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Explorit Science Center: Space lovers are over the moon

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From page A4 | October 11, 2013 |

Join Explorit on Saturday at 7 p.m. for the next Davis Astronomy Club event. The evening’s talk will be given by David Takemoto-Weerts, NASA Jet Propulsion Lab’s solar system ambassador, and will include interesting facts and figures about Earth’s only natural satellite.

It’s been more than 40 years since astronaut Gene Cernan left the last bootprint on the moon. Before stepping onto the ladder to re-enter the Challenger lunar module on Dec. 14, 1972, Commander Cernan said, “I’m on the surface; and, as I take man’s last step from the surface, back home for some time to come — but we believe not too long into the future — I’d like to just say what I believe history will record. That America’s challenge of today has forged man’s destiny of tomorrow. And, as we leave the moon at Taurus-Littrow, we leave as we came and, God willing, as we shall return, with peace and hope for all mankind. Godspeed the crew of Apollo 17.”

There have been at least 19 successful unmanned orbital or landing lunar missions from the United States, Russia, China, India, Europe and Japan since Apollo 17’s departure.

The latest mission, LADEE, launched from NASA’s Wallop’s Island facility in Virginia on Sept. 6, entered lunar orbit on Oct. 6, and will achieve planned orbit on Saturday.

LADEE is an acronym for Lunar Atmosphere and Dust Environment Explorer. What!? An atmosphere on the moon?

We all know that the moon lacks any significant amount of oxygen or air. An astronaut removing a helmet there would not last long.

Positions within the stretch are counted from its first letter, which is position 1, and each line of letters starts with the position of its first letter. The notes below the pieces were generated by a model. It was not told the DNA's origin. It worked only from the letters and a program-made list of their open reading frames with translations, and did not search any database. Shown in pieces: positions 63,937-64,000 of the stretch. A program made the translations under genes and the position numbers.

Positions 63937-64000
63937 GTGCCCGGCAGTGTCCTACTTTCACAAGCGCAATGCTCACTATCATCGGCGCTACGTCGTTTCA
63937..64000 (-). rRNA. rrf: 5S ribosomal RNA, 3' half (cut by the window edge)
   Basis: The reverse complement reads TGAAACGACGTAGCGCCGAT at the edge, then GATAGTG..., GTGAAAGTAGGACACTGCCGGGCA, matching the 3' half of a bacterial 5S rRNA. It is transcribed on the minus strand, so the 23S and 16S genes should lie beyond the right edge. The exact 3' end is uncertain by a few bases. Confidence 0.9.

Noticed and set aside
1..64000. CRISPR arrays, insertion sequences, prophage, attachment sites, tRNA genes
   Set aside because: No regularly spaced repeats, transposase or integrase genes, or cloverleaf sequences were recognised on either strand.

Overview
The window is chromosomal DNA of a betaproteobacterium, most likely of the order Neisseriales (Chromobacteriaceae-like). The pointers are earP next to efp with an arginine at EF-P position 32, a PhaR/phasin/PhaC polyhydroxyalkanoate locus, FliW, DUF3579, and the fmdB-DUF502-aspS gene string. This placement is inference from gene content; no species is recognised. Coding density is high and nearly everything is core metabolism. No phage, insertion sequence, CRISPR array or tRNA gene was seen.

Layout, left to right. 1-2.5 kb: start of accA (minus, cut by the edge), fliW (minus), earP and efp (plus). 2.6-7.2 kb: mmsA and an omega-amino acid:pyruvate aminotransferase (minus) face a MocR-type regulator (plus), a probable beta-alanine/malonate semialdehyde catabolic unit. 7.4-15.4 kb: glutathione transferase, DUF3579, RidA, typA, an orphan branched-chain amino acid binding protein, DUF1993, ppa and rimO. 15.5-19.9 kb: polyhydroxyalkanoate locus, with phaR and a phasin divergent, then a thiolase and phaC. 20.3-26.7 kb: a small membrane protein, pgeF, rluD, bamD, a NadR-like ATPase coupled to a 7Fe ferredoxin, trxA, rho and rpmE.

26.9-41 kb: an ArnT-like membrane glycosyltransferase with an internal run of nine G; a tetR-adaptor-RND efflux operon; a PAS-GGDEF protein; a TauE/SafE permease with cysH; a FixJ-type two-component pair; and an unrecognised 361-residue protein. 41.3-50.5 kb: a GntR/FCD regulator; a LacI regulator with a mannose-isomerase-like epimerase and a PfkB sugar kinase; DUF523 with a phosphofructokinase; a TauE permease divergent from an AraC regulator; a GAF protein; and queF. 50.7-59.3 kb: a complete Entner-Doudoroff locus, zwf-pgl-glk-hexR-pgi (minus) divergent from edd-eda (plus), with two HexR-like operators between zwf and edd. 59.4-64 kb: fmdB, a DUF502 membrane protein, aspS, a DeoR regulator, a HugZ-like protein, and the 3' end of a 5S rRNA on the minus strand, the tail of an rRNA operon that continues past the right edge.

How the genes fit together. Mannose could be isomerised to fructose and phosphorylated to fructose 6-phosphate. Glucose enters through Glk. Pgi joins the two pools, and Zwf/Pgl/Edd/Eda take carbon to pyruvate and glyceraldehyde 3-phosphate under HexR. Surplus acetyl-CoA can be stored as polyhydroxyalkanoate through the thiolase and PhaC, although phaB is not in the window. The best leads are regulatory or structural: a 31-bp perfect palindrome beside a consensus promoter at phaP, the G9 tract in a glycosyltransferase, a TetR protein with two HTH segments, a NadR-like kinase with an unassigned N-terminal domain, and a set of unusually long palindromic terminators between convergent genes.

However, observations by orbiting Apollo astronauts and subsequent research suggests a tenuous atmosphere. Data collected by LADEE about the ultra-thin lunar atmosphere, environmental influences on lunar dust, and conditions near the surface will help scientists understand other planetary bodies as well.

NASA Ames Director Pete Worden said LADEE “is probably our last best chance to study the pristine moon before there is a lot of human activity there changing things.”

Come celebrate the arrival of LADEE in lunar orbit and the International Observe the Moon Night with the Davis Astronomy Club oN Saturday. Observe the Moon Night is an annual event dedicated to encouraging people to “look up” and take notice of our nearest neighbor, the moon.

A short introduction to lunar exploration and LADEE will lead off the program. Weather permitting (and the forecast is for clear skies!), the group will go outside to observe the moon and other celestial objects. Bring binoculars, telescopes and an inquiring mind.

Davis Astronomy Club meetings are free and open to all ages. For more information, visit http://www.explorit.org/programs/astronomy-club.

————

Explorit’s coming events:

* Saturday, Oct. 19, 5:30 to 7 p.m.: You’re invited to our October fundraiser “Touched by Science: Celebrating 30 Years of Science Education and Learning.” Enjoy food, wine and much more. Tickets are $75 general; discounts are available for Explorit members, members of the Cal Aggie Alumni Association, students age 18 and older and teachers. To buy tickets, call 530-756-0191 or visit http://www.brownpapertickets.com/event/437033.

— Explorit Science Center is at 3141 Fifth St. For more information, call 530-756-0191, visit http://www.explorit.org, or “like” Explorit on Facebook at www.facebook.com/explorit.fb.

Special to The Enterprise

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  • TJSOctober 10, 2013 - 11:12 am

    Related to the Moon, on Friday at about about 4:21:58 pm PDT the bright double-star rho Sagittarii will be occulted by the dark edge of the moon. "rho Sag" will reappear against the right edge at 5:37:31 pm PDT. On Saturday 12 Oct, the bright multiple star beta Capricori disappears at 5:17:52 pm PDT and reappears at 6:17:27 pm. All these events occur while the sun is still up, so you will need a telescope to magnify the star and dim the surrounding sky.

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